domingo, 3 de fevereiro de 2008

THE RESCUE

taken from my novel
“The Chocolate Tree: a family saga”
2nd. Edition, 2001
In the midst of the Great War, a British camp on French soil was being badly bombarded and the soldiers were in retreat. The Germans were doing their utmost to finish off the Division, attacking by land and air. Their aim was accurate and mortal.
The officer in command made the troops leave in single file. One behind another, they tried to maintain some sort of discipline under the circumstances, avoiding roads and marching rapidly, trying to get away as fast as possible from the camp.
The going was hazardous as the terrain was naturally irregular. They only felt safe from the German airplanes in the dense vegetation. On open ground, they had pain in their necks from looking upwards at the sky trying to identify enemy aircraft in time.
Soon the group of thirty odd men were seen by a German observation balloon that warned the ground crew. They in turn got in touch with the pilots that were soon in the air preparing to hunt down their victims.
Four planes closing in obliged the troops to take cover, a difficult task at the moment, as they were crossing a vast pasture. There was little cattle grazing about, but the few animals took no notice of those strangers in uniform.
They heard the first outbursts from the aircraft cannon. Arthur, lying flat in a deep ravine, lifted his head to see what was going on. He saw a cow being directly hit. It seemed to explode, with bits and pieces flying in all directions. Arthur felt sick at the scene, but soon put it behind him, as he was worried with his own safety and survival.
He saw Walter on the other side of the ravine and waved at him. He too answered with a wave of his hand and pointed to a deeper place ahead, suggesting by signals that they meet there. Arthur got up and ran. Walter did the same.
A British airplane came into view and attacked the Germans. One of the planes separated itself from the others to fight the intruder. The others started shooting at the foot soldiers. One by one, the men were downed, too wounded to get up and react.
The British pilot eliminated the German plane that crashed to the ground nose first. The other Germans tried to combat the adversary, but he was an excellent aviator and they were unsuccessful. They left to regroup.
Luckily, Walter and Arthur suffered no wounds, but they perceived that they were alone. Shouting at their companions above the sound of the aircraft doing battle, the answer had been total silence. The men had been razed.
They knew the end was near. The British pilot from the air also saw the delicate dilemma they were in. Not a soldier was on his feet. The German aircraft were coming at them again.
The Brit, with boldness and fearless of the consequences, dropped lower with his biplane to try and land, motioning with his hands for the two soldiers to get nearer.
Immediately, Arthur and his partner understood his intentions. They got rid of all their equipment and ran crazily in his direction. The Germans were getting too close for comfort.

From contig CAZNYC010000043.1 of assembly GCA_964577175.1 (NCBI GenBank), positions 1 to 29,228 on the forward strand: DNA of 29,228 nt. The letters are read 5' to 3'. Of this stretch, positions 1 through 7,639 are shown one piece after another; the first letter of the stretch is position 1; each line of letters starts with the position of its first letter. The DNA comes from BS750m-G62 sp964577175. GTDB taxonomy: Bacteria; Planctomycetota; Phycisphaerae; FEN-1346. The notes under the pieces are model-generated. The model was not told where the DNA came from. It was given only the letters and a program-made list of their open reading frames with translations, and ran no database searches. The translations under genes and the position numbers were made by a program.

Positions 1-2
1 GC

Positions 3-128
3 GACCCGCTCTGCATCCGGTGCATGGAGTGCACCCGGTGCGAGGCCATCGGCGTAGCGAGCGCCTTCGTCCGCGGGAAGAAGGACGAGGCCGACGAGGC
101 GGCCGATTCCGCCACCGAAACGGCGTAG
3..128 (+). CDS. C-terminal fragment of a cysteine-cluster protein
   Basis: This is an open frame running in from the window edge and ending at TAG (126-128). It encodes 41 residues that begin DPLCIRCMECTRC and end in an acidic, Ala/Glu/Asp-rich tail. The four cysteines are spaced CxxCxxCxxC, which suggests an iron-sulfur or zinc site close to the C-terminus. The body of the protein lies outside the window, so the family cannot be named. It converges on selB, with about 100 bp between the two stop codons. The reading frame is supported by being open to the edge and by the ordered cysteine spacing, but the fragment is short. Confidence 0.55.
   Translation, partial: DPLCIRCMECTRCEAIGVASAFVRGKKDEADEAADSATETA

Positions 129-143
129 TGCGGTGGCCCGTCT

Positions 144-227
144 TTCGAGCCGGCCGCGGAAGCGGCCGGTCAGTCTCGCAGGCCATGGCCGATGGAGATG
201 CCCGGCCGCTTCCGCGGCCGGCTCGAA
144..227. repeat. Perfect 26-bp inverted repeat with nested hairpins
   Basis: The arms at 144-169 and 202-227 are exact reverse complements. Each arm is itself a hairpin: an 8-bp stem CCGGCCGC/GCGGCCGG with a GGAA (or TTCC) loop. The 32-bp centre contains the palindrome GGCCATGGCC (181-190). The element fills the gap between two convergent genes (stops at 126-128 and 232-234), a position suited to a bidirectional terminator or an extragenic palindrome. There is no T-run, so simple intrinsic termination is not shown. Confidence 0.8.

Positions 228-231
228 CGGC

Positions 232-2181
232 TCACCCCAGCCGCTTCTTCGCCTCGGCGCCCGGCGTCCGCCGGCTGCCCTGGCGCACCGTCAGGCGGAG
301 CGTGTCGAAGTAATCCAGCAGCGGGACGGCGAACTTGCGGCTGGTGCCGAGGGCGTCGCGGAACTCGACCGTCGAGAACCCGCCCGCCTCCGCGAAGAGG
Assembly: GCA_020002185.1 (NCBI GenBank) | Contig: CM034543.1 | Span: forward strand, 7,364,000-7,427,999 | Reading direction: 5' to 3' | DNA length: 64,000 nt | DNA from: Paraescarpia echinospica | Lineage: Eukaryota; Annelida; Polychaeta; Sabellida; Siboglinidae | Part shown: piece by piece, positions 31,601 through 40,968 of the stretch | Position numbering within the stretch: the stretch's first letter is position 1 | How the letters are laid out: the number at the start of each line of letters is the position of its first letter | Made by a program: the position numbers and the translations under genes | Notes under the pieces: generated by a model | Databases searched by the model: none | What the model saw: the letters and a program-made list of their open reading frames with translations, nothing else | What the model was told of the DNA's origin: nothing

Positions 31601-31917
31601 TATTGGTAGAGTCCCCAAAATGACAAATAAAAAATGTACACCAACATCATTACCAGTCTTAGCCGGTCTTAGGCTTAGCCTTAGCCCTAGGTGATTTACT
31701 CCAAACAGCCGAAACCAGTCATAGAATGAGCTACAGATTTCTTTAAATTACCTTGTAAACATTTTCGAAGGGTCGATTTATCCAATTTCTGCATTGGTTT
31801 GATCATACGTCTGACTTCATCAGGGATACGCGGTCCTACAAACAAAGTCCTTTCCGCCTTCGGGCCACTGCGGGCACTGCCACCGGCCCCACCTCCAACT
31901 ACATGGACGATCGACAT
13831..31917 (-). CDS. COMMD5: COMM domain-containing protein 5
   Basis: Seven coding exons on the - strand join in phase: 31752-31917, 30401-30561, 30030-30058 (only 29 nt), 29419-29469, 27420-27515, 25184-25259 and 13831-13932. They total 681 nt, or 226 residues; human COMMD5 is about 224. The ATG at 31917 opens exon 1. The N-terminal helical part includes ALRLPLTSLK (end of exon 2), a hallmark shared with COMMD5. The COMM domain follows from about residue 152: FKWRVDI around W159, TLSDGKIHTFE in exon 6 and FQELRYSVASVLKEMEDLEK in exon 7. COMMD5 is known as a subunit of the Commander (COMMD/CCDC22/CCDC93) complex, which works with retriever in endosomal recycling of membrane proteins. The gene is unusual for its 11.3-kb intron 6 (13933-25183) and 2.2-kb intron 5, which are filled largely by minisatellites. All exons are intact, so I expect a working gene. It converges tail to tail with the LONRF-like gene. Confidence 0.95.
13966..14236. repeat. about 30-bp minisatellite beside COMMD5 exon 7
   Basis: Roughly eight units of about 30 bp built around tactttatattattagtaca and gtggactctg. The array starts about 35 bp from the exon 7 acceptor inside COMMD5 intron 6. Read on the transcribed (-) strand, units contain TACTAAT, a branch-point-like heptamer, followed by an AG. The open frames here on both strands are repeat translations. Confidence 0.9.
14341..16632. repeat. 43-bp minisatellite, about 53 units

As soon as he touched down, the pilot shouted with all the strength of his lungs:
“Quicky! Hold on to something! Let’s get going! Come on! Come on!”
Walter and Arthur threw themselves to the ground as the wings passed over their heads and they grabbed at the plane’s landing gear.
Satisfied with what he saw, the pilot opened up the throttle and brought the stick against himself. The engine complained and whined with the extra weight, but obeyed his command.
The soldiers held on for dear life, with legs dangling dangerously in the wind and their bodies swaying from the wheel carriage. The plane’s trepidation was no help as they tried staying in the best possible position not to fall off. They were sweating profusely as they concentrated in maintaining themselves alive. It was their only chance and they knew it.
The Germans, recognising the drama and the heroism of pilot and soldiers alike greeted them by waving their wings and were gone, leaving them to their own fate.
It didn’t take them long to fly over peaceful landscape and reach the allied lines.
“I’m going down,” said the pilot, balancing precariously in his seat so he could be heard. “When I touch down, release yourselves with your bodies limp.”
He chose a hay field, ready for harvesting. The wheels struck the hay and the soldiers fell into the plantation.
Both lost consciousness and were found by local farmers. They had seen an airplane almost landing in their field and were certain they had seen someone hanging on to the plane that wasn’t there when it took off again.
They were carried to the farmhouse and put to bed. When they regained consciousness, they could hardly believe they were still alive. Besides them were the couple of French farmers, two 16-17 year old boys and the British pilot, that was smiling broadly through teeth and moustache tinted yellow by nicotine.
“I’m glad you’re alive,” he said.
“I don’t think I can ever thank you enough,” muttered Arthur. He had difficulty in moving his cracked lips. His face was a mess of scratches from his fall in the hay.
Walter could only stare at the pilot. He just had no words to express his gratitude in having a new opportunity to live. Later, with his emotions under control, he was able to put his thoughts into words. The pilot, whose name was Alaric Hugh Farrar, was decidedly embarrassed.Once back in Abbeville, Arthur and Walter reported Farrar’s heroism. Due to that, the pilot received the Victoria Cross, the highest military award for bravery in Great Britain.

Um comentário:

  1. Shirley18:22:00

    Thanks for sending news of your blogspot. Enjoyed ‘The Rescue’ and ‘Leo’. What inspired ‘The Rescue’? We will watch again ~ Shirley

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